Peter Gunter at Tonslor Park tennis courts

Peter Gunter – Charlottesville

Tell us about your volunteer activities.
Twice a week, I run a tennis program at the Westhaven Community Center as a volunteer with the City of Promise.  We play using a miniature, “Quickstart” net at the community center. Last Fall, I started to take some of the more advanced players to the tennis courts at Tonsler Park.  Now that it’s too cold to play, I stop by the center twice a week to help some of the kids with their homework or practice chess. We’ll start playing tennis again in the Spring.

What inspires you to volunteer?
The kids inspire me.  I’m privileged to be a part of their lives.  Also, I realize how fortunate I was to grow up in Charlottesville where there were many adults—teachers and volunteers–who greatly enriched my childhood. At the same time, I know a lot of kids weren’t as fortunate. I’m afraid it’s a situation that hasn’t changed enough. Running the tennis program might be a small way to address that disparity.  And finally, I’m inspired to volunteer by the memory of my mother, Mary Alice Gunter, who taught in the city school system and served on the city council back in the 80s.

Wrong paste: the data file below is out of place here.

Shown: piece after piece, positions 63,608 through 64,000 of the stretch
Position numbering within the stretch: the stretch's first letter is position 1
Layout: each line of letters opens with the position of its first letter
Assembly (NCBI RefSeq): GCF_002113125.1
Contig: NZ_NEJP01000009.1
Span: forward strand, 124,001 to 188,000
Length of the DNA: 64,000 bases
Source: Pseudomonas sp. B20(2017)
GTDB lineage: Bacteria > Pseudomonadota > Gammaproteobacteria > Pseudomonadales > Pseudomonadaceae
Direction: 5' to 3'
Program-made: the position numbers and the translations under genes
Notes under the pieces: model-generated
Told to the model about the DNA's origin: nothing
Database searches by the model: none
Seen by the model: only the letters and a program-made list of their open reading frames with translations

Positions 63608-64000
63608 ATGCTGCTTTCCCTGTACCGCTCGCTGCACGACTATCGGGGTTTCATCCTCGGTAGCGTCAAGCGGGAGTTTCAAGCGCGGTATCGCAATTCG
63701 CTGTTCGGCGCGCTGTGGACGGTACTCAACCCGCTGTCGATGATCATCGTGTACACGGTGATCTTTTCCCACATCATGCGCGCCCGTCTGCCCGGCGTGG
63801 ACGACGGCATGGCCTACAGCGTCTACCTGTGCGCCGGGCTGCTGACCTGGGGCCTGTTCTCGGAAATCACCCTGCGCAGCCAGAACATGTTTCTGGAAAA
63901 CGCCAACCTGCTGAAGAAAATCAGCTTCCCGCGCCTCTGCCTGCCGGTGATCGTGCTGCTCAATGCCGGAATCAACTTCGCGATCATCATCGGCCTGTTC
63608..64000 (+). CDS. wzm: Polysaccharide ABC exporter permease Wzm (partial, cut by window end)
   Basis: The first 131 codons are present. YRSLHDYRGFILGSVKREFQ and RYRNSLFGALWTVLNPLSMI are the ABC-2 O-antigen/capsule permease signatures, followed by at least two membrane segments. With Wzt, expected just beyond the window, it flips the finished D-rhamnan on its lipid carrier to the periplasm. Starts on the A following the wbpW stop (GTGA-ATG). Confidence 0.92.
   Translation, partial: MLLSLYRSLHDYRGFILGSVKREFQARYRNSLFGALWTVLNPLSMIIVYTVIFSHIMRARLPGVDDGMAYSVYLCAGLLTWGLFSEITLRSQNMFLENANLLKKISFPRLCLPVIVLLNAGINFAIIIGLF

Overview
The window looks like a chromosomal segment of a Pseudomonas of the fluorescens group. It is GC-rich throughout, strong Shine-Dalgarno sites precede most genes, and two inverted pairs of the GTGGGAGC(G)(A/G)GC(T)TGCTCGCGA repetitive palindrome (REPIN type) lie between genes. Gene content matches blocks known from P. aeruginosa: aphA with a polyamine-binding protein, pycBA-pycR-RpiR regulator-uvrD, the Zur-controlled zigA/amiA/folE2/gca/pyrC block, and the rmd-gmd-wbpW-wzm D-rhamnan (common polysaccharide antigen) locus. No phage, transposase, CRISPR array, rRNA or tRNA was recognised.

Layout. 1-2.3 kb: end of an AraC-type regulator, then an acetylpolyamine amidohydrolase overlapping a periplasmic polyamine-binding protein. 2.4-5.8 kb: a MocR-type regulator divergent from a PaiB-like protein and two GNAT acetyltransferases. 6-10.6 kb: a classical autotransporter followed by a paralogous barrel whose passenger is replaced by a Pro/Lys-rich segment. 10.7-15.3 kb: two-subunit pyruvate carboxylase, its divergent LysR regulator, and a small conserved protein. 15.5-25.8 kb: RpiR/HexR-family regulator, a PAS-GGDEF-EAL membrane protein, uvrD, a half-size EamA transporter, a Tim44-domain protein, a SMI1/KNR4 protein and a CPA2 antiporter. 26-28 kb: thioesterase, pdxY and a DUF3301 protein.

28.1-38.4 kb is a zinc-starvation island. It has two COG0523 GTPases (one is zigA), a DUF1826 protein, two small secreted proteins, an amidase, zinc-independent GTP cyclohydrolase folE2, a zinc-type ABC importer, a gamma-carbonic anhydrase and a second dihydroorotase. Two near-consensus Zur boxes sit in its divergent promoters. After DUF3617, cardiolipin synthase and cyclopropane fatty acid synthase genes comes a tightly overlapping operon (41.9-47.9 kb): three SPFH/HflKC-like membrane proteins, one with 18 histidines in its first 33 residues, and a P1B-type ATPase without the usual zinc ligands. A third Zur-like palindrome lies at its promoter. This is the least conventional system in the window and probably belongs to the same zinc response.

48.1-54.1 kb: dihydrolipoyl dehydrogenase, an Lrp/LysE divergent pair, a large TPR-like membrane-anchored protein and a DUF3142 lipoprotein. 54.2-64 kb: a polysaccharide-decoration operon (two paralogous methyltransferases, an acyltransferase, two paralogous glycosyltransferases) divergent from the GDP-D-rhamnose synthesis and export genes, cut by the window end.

If your volunteer work could make one long-lasting change, what would you want it to be?
I’d like to get some of the kids to improve enough to play competitively, on the high school team and in tournaments. Tennis is also a great way to learn related skills: improving through practice, learning to compete and learning sportsmanship.

What is a little-known fact about you?
I’m a playwright and lived in New York City for 25 years. Since I moved back to Charlottesville in 2007, I’ve had a few plays produced at Live Arts downtown.

Tell us what makes Charlottesville/Albemarle special to you.
I love Charlottesville for many reasons: our school system, the University, the view of Blue Ridge in the distance, the deep, evolving sense of history, and a spirit of goodwill created by organizations like the City of Promise.